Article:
eleventhhour1@protonmail.com

In Memory of John D. Watson

activist, author, former political prisoner

John D. Watson

Camille Marino
April 23, 2018

One afternoon in late 2014, I was served court papers in Florida summoning me to New Mexico to appear before the bench the following morning. With some change in my bank account, it was impossible to comply and, although I highly doubted there was a court in the country that was going to seriously prosecute me for using words like “coward” and “hypocrite” on Facebook, I needed to find counsel. There was not a single criminal lawyer in Las Cruces who was willing to represent me in a civil case. But after my legal team won a continuance out there, my friend, David Tenenbaum, finally found a lawyer working late one Saturday night who answered his phone and agreed to be my advocate. That was John D. Watson.

John Watson had a decades-long history as a civil attorney and master negotiator. We were both confident he would dispense with this malicious prosecution expeditiously. That was not the case. John stood next to me in court before a tyrannical megalomaniac in a black robe named Darren Kugler. This judge had decided to dispense with my rights and freedom way before I ever appeared in his court or opened my mouth. And he was relentless in abusing, berating, and belittling John and me in his courtroom. He repeatedly threw me in jail because he could.  And he repeatedly admonished John because he could. My attorney genuinely felt bad that he couldn’t help me. But he wouldn’t abandon me either.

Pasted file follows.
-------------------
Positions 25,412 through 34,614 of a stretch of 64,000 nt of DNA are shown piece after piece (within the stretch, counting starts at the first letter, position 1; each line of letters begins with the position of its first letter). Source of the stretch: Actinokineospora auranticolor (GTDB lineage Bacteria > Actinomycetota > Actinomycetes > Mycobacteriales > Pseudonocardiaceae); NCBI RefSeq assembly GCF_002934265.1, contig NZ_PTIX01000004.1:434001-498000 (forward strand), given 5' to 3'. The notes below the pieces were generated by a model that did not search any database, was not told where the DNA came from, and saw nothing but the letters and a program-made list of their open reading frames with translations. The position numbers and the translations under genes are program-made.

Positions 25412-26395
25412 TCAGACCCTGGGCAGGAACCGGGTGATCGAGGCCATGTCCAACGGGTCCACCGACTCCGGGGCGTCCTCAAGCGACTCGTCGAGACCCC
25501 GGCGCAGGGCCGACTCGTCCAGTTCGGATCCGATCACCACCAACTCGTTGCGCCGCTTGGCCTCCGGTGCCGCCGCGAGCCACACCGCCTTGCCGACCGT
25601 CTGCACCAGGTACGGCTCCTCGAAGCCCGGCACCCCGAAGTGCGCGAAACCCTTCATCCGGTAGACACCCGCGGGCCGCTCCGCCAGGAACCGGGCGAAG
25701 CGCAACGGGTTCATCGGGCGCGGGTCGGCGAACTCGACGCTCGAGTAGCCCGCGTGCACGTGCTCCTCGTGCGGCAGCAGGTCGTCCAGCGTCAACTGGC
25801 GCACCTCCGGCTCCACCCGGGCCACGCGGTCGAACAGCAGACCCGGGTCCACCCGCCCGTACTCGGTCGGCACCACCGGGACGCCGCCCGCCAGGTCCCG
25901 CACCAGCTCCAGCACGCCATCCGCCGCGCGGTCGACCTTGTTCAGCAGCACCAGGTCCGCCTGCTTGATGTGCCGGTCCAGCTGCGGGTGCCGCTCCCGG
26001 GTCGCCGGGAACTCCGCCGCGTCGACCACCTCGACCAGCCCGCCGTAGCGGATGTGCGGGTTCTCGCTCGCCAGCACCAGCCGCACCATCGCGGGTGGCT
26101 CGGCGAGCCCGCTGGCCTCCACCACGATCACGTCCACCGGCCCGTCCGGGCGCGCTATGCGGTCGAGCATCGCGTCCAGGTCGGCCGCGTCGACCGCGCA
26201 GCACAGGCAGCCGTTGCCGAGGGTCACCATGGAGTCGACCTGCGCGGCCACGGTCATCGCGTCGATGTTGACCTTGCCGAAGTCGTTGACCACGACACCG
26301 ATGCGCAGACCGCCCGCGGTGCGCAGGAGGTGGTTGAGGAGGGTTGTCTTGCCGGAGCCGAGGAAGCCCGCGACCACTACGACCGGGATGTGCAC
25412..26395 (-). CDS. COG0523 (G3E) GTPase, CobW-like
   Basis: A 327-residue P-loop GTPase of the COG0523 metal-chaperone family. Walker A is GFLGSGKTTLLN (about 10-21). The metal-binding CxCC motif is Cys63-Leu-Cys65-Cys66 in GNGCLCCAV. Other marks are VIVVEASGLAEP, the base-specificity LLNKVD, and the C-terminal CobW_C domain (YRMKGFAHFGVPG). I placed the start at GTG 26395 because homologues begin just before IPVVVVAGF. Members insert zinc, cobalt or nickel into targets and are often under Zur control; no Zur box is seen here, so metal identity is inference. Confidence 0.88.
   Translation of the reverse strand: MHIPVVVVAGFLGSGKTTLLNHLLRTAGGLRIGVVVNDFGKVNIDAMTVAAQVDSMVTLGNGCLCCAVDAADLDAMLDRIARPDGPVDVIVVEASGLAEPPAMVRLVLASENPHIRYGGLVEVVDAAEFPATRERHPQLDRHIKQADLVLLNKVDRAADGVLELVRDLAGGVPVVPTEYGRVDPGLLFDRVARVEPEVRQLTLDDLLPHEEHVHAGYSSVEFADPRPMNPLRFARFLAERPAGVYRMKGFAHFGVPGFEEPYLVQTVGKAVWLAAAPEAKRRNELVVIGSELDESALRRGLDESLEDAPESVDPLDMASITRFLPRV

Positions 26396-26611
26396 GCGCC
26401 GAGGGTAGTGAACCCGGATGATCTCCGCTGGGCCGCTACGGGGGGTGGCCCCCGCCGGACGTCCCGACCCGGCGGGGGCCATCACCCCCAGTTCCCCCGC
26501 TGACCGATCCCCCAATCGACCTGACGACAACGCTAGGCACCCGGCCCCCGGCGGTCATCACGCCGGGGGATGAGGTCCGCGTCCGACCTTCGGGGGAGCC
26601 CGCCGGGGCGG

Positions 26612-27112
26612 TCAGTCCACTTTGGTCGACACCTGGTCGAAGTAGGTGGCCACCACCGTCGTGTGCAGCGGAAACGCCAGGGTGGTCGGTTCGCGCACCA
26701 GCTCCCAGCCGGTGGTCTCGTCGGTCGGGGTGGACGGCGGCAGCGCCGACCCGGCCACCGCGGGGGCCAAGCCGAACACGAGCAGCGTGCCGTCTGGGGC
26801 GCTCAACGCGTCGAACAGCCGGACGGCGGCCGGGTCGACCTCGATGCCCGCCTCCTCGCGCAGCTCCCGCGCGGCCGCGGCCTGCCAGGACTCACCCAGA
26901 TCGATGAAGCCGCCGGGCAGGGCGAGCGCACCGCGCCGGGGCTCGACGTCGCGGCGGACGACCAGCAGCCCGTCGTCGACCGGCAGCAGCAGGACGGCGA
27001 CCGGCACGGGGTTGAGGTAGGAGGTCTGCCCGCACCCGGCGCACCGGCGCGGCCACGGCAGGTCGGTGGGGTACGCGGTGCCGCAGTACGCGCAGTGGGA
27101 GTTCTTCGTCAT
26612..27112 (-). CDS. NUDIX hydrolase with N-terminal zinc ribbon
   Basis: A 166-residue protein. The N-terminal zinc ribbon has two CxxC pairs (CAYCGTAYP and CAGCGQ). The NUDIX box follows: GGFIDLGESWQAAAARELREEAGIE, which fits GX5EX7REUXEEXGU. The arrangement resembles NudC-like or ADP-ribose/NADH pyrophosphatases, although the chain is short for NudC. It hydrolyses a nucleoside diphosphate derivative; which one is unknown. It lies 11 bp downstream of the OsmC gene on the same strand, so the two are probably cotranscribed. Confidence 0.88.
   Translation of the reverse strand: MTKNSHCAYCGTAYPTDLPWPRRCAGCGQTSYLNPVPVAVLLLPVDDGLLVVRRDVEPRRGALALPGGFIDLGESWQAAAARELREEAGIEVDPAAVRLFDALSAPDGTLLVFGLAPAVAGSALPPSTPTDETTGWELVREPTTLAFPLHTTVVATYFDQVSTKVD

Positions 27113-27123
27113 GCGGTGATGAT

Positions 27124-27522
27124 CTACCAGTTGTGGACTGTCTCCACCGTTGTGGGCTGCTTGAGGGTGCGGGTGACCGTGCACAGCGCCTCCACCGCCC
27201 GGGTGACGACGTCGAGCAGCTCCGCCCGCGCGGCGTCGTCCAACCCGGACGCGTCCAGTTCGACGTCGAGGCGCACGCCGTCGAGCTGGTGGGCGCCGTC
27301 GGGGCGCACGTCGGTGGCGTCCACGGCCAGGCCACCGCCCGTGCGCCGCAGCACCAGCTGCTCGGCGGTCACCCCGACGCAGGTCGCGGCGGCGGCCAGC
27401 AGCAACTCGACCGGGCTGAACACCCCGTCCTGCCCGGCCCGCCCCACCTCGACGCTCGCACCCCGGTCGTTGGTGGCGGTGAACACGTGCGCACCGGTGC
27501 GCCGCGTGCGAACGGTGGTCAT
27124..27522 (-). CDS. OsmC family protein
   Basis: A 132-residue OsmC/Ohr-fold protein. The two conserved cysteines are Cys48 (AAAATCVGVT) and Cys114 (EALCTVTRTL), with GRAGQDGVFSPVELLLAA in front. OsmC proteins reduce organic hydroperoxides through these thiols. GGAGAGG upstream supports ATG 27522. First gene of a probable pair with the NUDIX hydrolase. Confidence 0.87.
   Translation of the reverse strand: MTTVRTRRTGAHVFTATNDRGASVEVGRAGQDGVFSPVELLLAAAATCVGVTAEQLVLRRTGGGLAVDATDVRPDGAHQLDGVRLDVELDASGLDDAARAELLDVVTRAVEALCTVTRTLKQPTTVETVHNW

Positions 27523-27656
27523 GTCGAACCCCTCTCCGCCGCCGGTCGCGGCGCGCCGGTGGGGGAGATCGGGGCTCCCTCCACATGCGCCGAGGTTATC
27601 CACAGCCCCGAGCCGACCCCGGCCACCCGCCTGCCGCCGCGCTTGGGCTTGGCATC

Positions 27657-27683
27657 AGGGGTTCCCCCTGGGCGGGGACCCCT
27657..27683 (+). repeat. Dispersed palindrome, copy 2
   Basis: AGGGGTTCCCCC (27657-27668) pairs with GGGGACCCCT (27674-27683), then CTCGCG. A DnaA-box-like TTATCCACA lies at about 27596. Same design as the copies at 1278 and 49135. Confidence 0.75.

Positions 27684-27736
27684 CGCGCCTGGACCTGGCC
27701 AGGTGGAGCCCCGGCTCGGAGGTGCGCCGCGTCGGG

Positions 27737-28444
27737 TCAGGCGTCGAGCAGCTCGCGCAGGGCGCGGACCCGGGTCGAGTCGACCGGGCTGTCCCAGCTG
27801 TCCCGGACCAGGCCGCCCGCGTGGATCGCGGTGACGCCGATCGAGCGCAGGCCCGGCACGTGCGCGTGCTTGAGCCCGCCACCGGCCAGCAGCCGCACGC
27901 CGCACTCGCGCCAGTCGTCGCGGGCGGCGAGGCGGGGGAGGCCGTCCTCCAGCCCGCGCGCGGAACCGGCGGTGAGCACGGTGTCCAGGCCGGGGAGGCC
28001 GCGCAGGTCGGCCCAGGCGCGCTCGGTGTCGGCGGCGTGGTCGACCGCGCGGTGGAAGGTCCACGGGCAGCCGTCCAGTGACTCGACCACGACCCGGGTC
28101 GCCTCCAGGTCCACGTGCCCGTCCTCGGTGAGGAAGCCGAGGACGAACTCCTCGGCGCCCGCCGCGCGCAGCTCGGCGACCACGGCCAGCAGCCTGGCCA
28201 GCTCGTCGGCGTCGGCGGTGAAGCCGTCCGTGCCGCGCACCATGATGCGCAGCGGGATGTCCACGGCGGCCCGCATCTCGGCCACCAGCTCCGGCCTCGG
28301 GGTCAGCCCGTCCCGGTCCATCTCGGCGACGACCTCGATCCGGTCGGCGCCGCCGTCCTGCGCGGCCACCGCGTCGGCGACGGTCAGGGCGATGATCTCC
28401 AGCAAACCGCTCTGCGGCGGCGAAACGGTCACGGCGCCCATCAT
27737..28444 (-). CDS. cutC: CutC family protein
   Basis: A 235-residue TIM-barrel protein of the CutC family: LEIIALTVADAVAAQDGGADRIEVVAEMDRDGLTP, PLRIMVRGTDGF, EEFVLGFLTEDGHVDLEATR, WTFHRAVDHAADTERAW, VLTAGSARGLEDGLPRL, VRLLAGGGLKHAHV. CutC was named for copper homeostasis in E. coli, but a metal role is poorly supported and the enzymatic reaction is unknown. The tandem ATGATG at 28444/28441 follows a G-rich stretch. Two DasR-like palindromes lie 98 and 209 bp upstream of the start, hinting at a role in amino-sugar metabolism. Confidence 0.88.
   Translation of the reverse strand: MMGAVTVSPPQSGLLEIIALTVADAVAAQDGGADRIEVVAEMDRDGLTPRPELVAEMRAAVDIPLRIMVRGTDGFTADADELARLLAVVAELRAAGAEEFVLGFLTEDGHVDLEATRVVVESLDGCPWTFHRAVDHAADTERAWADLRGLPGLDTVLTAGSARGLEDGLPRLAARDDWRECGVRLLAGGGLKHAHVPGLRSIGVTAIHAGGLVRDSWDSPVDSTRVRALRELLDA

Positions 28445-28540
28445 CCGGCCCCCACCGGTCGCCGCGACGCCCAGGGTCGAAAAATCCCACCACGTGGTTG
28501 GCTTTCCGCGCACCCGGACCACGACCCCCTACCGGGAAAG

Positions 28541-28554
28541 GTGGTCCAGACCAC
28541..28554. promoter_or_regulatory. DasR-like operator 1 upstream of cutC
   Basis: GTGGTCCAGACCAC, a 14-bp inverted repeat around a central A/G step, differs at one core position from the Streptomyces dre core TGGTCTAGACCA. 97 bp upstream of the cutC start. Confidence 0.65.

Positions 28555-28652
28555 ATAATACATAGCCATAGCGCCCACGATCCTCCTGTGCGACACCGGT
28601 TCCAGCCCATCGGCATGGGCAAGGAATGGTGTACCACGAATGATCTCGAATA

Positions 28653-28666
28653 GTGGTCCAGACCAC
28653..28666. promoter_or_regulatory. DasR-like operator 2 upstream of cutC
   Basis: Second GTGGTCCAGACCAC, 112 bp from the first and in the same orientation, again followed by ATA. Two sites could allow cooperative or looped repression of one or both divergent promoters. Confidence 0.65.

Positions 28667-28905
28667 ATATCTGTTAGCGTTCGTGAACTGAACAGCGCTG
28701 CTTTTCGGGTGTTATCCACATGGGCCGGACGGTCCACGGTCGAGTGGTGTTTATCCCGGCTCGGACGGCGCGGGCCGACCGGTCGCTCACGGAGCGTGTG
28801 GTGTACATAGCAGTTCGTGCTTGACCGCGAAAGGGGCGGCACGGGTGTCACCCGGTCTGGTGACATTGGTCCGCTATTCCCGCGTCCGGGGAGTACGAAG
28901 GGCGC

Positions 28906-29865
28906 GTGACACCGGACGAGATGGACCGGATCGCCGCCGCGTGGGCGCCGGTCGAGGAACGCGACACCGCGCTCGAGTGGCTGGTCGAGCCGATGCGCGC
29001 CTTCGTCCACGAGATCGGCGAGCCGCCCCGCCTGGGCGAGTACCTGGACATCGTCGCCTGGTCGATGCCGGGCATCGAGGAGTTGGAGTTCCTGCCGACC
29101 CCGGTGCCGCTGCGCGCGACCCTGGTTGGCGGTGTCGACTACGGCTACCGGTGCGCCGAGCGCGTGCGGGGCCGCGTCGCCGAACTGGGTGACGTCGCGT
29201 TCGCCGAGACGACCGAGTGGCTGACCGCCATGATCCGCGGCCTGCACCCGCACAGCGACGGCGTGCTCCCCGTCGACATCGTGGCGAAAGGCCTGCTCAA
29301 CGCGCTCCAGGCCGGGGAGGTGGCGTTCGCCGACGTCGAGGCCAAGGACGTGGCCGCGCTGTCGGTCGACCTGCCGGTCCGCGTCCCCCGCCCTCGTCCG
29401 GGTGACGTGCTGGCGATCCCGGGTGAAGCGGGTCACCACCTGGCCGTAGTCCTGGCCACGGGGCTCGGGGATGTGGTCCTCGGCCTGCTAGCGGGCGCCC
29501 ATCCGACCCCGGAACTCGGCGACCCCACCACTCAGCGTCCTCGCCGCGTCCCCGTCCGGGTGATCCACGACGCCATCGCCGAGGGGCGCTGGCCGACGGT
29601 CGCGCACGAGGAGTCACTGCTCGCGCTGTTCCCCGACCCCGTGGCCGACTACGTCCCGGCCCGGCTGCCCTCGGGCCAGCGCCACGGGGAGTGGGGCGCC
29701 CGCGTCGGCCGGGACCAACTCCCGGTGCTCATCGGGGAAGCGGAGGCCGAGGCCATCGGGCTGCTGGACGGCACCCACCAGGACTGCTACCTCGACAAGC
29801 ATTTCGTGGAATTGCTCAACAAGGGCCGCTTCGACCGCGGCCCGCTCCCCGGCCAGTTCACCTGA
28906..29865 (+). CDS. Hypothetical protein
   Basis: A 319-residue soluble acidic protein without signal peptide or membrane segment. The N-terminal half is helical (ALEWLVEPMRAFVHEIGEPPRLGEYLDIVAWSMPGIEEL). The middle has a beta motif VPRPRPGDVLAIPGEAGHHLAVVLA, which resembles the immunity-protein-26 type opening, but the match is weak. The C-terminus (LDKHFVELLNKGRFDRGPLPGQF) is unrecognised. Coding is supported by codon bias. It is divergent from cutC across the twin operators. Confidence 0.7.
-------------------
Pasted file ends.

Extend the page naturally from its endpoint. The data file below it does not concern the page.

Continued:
On several occasions, John kept my luggage for me while I was in jail. He gave me a couple of little puzzles that he made as keepsakes. He repeatedly picked me up from the airport and got me wherever I needed to be. Once I was locked up, he bought me some reading glasses and got them to me so at least I’d be able to read. He even sat for an interview in a documentary that was being filmed. The last time he picked me up from jail, he brought me a champagne-sized bottle of beer; one of his loves. And, after I paid him off the first few thousand dollars, he never sent me another invoice in four years — despite being there for everything from my several incarcerations through a lengthy appeals process. He was a genuinely warm and generous man, deeply religious and compassionate.

I only learned today that John passed away suddenly on February 14. He would have received the copy of my memoir that I promised him in a couple of weeks. When Darren Kugler was forced off the bench by the New Mexico Supreme Court, John sent me the opinions and it was vindication for both of us, as well as my entire legal team, when that judge was stripped of all authority, barred from ever seeking public office again, and may not even officiate at a wedding.

I don’t know if John was ill. But I often thought that he would be healthier all around if he had gone vegan; I wish it would have been. Several of my lawyers who stood by me while injustice relentlessly rained down upon me since 2012 have become very close friends. I can’t say John and I were friends; but I can say he saw me through some very difficult days.

He was a good man and will genuinely be missed.

 

 

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